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Looking back on the Detroit Lions’ history with the 7th overall pick

looking-back-on-the-detroit-lions-history-with-the-7th-overall-pick

We are very near to the 2021 NFL Draft. We’re officially a week away. So while every writer from here to Timbuktu is writing gamer profiles like I did at Jaylen Waddle earlier this week and mocking drafts, it’s time for me to ponder the things that don’t interest anyone. It’s time to do what I do best. Random thoughts about past events that have no bearing on the future. It’s fun.

With this in mind, Lions have the seventh overall selection in this year’s draft. I thought it would be nice to look back at the team’s history with the seventh pick and see how they fared. Perhaps a look at their past could give a tiny clue as to whether the lions are on their way to the seventh heaven or the seventh circle of hell. Let’s jump right in.

1937: Lloyd Cardwell

The Lions had only been Lions for one season at this point. They needed a halfback because that was all the team did back then. You ran the ball like 90 percent of high school soccer teams. Cardwell was at the University of Nebraska in Charleston listening to the hit that hit every club that winter.

It was at this point that he received a call to go to the 1937 National Football League Draft and Luncheon at the Lincoln Hotel in New York City. Yes, I added the lunchtime part. It only makes sense to me that the NFL was so small back then that they had lunch in the middle of draft. Probably a cooked goose or something.

Cardwell played for the Lions for seven years and was a pretty decent player. During this time there were 1,837 all-purpose courts and 13 touchdowns. So basically what Derrick Henry does in half a season. Still not bad. Cardwell’s greatest fame is that he was named an NFL All-Star in 1938. After leaving the Lions, he trained at the University of Omaha and even led them to a 10-0 season, winning the Tangerine Bowl.

1939: John Pingel

The Lions were ahead of their time in 1939. They tried to be the first team on the NFL team that was all halfbacks. This time they took a boy from their hometown in John Pingel, Michigan.

Pingel didn’t stay in Detroit too long. You see, children, back then, professional athletes were paid like part-time fast food workers. I don’t mean part time like “Jimmy only works four hours a day”, I mean part time like “Jimmy works two hours on Saturday mornings and that’s it.”

Seriously. The first overall selection in the very first NFL draft just three years ago has never played in the NFL. He was offered $ 125 to $ 150 per game and decided to take a job as a foam rubber salesman instead.

Pingel stayed nine games and retired from football. He was later the CEO of a large advertising company.

1967: Mel Farr

Who doesn’t love Mel Farr Superstar? My parents loved him when they rented a Ford Explorer from him in the 90s. Marvin Gaye loved him so much that he made him and Lions teammate Lem Barney Backup sing to one of the greatest songs of all time: What’s Going On? Detroit loved Mell Far and Mel Farr loved Detroit.

Farr played seven seasons for the Lions and made a great impression. He won the 1967 NFL Offensive Rookie of the Year award and made the Pro Bowl twice and All Pro once.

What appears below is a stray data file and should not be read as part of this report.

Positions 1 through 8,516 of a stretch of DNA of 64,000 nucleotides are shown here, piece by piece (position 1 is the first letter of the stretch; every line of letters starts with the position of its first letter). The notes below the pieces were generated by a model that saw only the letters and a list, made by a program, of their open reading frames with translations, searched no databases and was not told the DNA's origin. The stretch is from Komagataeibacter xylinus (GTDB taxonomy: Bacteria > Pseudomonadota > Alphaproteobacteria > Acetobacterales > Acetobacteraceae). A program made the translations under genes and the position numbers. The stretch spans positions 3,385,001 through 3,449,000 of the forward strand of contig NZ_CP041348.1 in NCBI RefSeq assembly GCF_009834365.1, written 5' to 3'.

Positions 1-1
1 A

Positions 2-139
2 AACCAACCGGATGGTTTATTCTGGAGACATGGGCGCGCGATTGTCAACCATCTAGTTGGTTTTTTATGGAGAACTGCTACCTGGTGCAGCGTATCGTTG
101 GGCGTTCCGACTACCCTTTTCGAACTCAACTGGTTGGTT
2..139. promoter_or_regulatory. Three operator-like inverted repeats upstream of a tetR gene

1987: Reggie Rogers

This is the culmination of sad stories. Some players don’t have the talent and end up being flamed. That was not the case with Rogers. He was a great player at the University of Washington. He was an All-American and won the Morris Trophy for best lineman in the country.

When he arrived in the NFL, he struggled with emotional issues in his rookie year and spent some time in a counseling center after his older brother died of an overdose just 10 months before draft. In its second season, he fell into a car drunk, killed three teenagers and broke his neck. The Lions renounced him and spent a year in prison.

Rogers’ battle against alcoholism resulted in his delving into many issues of the law and ultimately contributing to the end of his life at the age of 49.

1990: Andre Ware

Widely regarded as one of the largest busts in NFL Draft history, the Lions took then-Heisman Trophy winner Andre Ware in seventh choice. Four years and 14 games later, he was no longer in the league. Ware just never found out. Maybe it’s because he didn’t have the talent, or maybe it’s because the Lions treated him like Darko Milicic and never played him.

The best year of his run with the Lions was 1996 when he threw 590 yards, 5 touchdowns and 2 interceptions. It’s not that bad at all. Wait, that’s with the BC Lions in the CFL. My mistake.

2004: Roy Williams

That’s it. This was the last time the Lions had the seventh choice. They took a recipient, just like this year.

Williams got a lot of hype from Texas. He was a decent recipient even for a minute. In 2006 he was Pro Bowler and headed the NFC in receiving shipyards. If he’d ended his career right there, it would have been a success.

As we all know, it would never reach that altitude again. Perhaps the best thing he’s done in his NFL career was making Cowboys owner Jerry Jones look stupid for giving the Lions a first, third, and sixth round pick for the recipient. Anytime you can make the bad guy from The Last Boy Scout look bad it’s a win for everyone. The Lions turned that first-round selection into eight productive years for Brandon Pettigrew. Not too shabby.

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Dusty Kennedy